Category Archives: Infectious diseases

More resources on variants for your COVID-19 reporting toolbox

About Tara Haelle

Tara Haelle (@TaraHaelle) is AHCJ's medical studies core topic leader, guiding journalists through the jargon-filled shorthand of science and research and enabling them to translate the evidence into accurate information.

Back in January, Bara Vaida, the AHCJ core topic leader for infectious disease, wrote a helpful post on resources for tracking COVID-19 variants. But in the age of COVID, data moves fast enough to give us constant whiplashes, and so much has changed since then. The most significant change is that the number of variants of concern — a term that not yet defined at the time of Vaida’s post — has grown to at least five:

  • 1.1.7 (UK)
  • 1.351 (South Africa)
  • 1 (Brazil)
  • 1.427 and B.1.429 (California)

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Don’t forget about coverage of other vaccines

About Tara Haelle

Tara Haelle (@TaraHaelle) is AHCJ's medical studies core topic leader, guiding journalists through the jargon-filled shorthand of science and research and enabling them to translate the evidence into accurate information.

Vaccine

Photo: Self Magazine via Flickr

Reading the news these days, it seems the word “vaccine” automatically refers to the COVID-19 vaccine, no matter the context. But it’s important not to forget about research coming out about other vaccines as well. That’s especially true since multiple studies have found that childhood immunization rates have fallen during the pandemic.

One of the most recent studies that deserves some coverage is a research letter published April 27 in JAMA that found in national data that only 16% of men aged 18-21 had ever received at least one dose of the human papillomavirus (HPV) vaccine. The HPV vaccine has long struggled to gain a foothold among U.S. youth, but 16% falls well short of the 42% of women in the same age range who had received at least one dose. Continue reading

Fixing the public health system for the next pandemic

About Bara Vaida

Bara Vaida (@barav) is AHCJ's core topic leader on infectious diseases. An independent journalist, she has written extensively about health policy and infectious diseases. Her work has appeared in the National Journal, Agence France-Presse, Bloomberg News, McClatchy News Service, MSNBC, NPR, Politico, The Washington Post and other outlets.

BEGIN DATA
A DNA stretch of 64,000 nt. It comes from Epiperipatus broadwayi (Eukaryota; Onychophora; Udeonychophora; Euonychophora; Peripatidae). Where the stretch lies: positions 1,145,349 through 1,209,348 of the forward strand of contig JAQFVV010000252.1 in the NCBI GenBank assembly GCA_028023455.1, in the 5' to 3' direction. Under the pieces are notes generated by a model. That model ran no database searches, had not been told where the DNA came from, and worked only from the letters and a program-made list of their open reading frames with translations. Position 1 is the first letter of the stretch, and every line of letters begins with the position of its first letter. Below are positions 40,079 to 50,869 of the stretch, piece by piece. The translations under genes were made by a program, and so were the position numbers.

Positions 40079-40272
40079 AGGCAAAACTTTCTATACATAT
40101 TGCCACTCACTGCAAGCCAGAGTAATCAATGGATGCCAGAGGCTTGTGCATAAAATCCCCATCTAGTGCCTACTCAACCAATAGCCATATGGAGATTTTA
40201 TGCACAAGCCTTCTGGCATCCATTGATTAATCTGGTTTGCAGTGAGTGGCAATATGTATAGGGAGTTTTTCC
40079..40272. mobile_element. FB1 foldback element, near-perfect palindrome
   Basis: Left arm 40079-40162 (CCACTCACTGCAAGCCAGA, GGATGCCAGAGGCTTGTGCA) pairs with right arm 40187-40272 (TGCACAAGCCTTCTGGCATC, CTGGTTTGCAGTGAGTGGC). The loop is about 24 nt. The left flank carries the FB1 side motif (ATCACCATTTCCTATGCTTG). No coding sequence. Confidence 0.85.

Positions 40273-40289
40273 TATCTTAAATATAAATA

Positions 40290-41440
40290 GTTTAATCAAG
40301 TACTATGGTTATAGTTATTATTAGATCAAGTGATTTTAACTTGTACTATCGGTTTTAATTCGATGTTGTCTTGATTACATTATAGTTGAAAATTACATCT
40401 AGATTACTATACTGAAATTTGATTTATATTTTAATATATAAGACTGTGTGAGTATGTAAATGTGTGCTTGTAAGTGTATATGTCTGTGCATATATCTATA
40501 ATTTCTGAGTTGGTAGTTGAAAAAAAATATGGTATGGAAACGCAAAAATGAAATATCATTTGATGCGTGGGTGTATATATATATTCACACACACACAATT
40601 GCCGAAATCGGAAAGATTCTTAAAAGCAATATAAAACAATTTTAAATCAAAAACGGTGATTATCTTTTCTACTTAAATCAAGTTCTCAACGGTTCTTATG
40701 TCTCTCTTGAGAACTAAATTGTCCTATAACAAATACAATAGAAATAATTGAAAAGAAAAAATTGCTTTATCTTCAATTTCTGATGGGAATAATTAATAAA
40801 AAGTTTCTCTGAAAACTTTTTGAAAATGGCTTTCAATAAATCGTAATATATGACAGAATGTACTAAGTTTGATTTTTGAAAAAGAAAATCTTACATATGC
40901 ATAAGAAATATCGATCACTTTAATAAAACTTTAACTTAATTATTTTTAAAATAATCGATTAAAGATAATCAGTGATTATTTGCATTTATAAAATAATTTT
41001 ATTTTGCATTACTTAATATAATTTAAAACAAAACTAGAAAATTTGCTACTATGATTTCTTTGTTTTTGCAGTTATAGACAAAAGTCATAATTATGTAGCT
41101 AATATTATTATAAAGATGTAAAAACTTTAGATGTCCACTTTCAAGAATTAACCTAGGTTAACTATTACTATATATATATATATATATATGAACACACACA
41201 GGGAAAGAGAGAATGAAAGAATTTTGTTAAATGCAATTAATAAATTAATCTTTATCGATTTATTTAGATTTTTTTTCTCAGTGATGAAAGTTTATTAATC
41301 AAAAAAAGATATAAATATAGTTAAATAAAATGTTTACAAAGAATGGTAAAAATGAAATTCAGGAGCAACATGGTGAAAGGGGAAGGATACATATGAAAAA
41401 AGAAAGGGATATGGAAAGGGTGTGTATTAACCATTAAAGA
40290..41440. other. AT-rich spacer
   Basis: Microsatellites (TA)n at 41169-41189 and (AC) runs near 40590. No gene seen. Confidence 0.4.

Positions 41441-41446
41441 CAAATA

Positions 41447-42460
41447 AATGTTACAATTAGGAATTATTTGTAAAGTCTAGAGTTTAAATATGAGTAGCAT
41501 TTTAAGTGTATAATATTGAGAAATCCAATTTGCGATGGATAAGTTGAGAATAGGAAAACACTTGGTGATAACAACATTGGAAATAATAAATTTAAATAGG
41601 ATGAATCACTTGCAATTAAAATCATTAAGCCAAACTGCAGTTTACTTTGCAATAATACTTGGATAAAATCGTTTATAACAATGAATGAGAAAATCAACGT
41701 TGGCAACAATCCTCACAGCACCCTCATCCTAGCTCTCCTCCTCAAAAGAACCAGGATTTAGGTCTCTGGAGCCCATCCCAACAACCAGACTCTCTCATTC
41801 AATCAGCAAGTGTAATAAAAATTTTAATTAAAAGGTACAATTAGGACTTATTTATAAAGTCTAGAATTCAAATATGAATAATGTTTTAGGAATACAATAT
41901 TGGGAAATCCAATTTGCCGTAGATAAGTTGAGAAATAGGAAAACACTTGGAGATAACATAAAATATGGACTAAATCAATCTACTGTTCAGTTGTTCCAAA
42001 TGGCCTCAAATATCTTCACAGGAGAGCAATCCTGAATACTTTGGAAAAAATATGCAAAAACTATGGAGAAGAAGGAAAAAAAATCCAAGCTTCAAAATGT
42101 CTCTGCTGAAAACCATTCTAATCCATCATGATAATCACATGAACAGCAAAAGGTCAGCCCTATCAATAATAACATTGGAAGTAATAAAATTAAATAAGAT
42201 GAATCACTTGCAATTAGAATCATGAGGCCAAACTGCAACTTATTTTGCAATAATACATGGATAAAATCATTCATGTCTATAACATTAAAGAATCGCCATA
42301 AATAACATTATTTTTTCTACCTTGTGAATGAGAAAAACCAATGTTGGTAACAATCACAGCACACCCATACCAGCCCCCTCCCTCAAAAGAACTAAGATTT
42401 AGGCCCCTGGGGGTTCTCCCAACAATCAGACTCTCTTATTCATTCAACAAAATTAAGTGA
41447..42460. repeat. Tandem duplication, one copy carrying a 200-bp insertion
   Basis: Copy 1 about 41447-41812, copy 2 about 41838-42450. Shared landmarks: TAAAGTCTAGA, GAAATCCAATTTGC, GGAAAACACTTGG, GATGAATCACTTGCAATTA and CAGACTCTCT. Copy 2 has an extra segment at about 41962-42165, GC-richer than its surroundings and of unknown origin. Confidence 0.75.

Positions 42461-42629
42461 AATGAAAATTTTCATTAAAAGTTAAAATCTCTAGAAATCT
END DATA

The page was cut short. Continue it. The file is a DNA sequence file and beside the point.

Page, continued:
Hotel floor sticker

Photo: Bryan Alexander via Flickr

The American Rescue Plan (ARP), passed by Congress last month, will be sending about $100 billion into the U.S. public health system — money which is badly needed. But it isn’t enough for the long-term to prepare for the next pandemic.

The pandemic laid bare what had long been known — the nation’s federal, state, local, tribal and territorial public health agencies have been underfunded for decades. When SARS-CoV-2, the virus that causes COVID-19, began spreading, public health departments were so understaffed and working with such antiquated information systems that they could not respond to the fast-spreading pathogen quickly. Continue reading

Covering oversight of federal government pandemic spending

About Bara Vaida

Bara Vaida (@barav) is AHCJ's core topic leader on infectious diseases. An independent journalist, she has written extensively about health policy and infectious diseases. Her work has appeared in the National Journal, Agence France-Presse, Bloomberg News, McClatchy News Service, MSNBC, NPR, Politico, The Washington Post and other outlets.

NY National Guard staffing a mobile testing center

PHOTO: The National Guard via Flickr

The pandemic laid bare the woeful underfunding of the nation’s public health system as states and localities continue to struggle to provide timely testing, contact tracing, clear guidance to the public and reach vulnerable and underserved communities.

Though the pace of vaccinations has picked up considerably in the past month, the paucity of staff and resources at state and local health departments has meant that many public health departments could not get vaccines into the arms of the public as quickly as hoped, given the continued spread of SARS-CoV-2, the virus that causes COVID-19. Continue reading

One journalist’s efforts to counter misinformation about COVID-19 vaccines

About Bara Vaida

Bara Vaida (@barav) is AHCJ's core topic leader on infectious diseases. An independent journalist, she has written extensively about health policy and infectious diseases. Her work has appeared in the National Journal, Agence France-Presse, Bloomberg News, McClatchy News Service, MSNBC, NPR, Politico, The Washington Post and other outlets.

Daniel Funke

Daniel Funke

Alarm over the impact of COVID-19 misinformation has been growing, especially with increasing efforts by right-wing groups to spread misinformation about COVID-19 vaccines.

The effort to end the pandemic through vaccination could stall if too many people refuse to take the vaccine because they don’t have the correct facts to make a decision. It can be a daily battle by journalists to correct false statements on social media — especially for those on the fact-checking beat.

“It is hard to stay on top of everything,” Daniel Funke, staff writer at PolitiFact, a non-partisan fact-checking website, said during a recent How I Did It interview for AHCJ. “We don’t have a great way to quantify misinformation and where it is coming from because we’d have to fact check everything on the internet.” Continue reading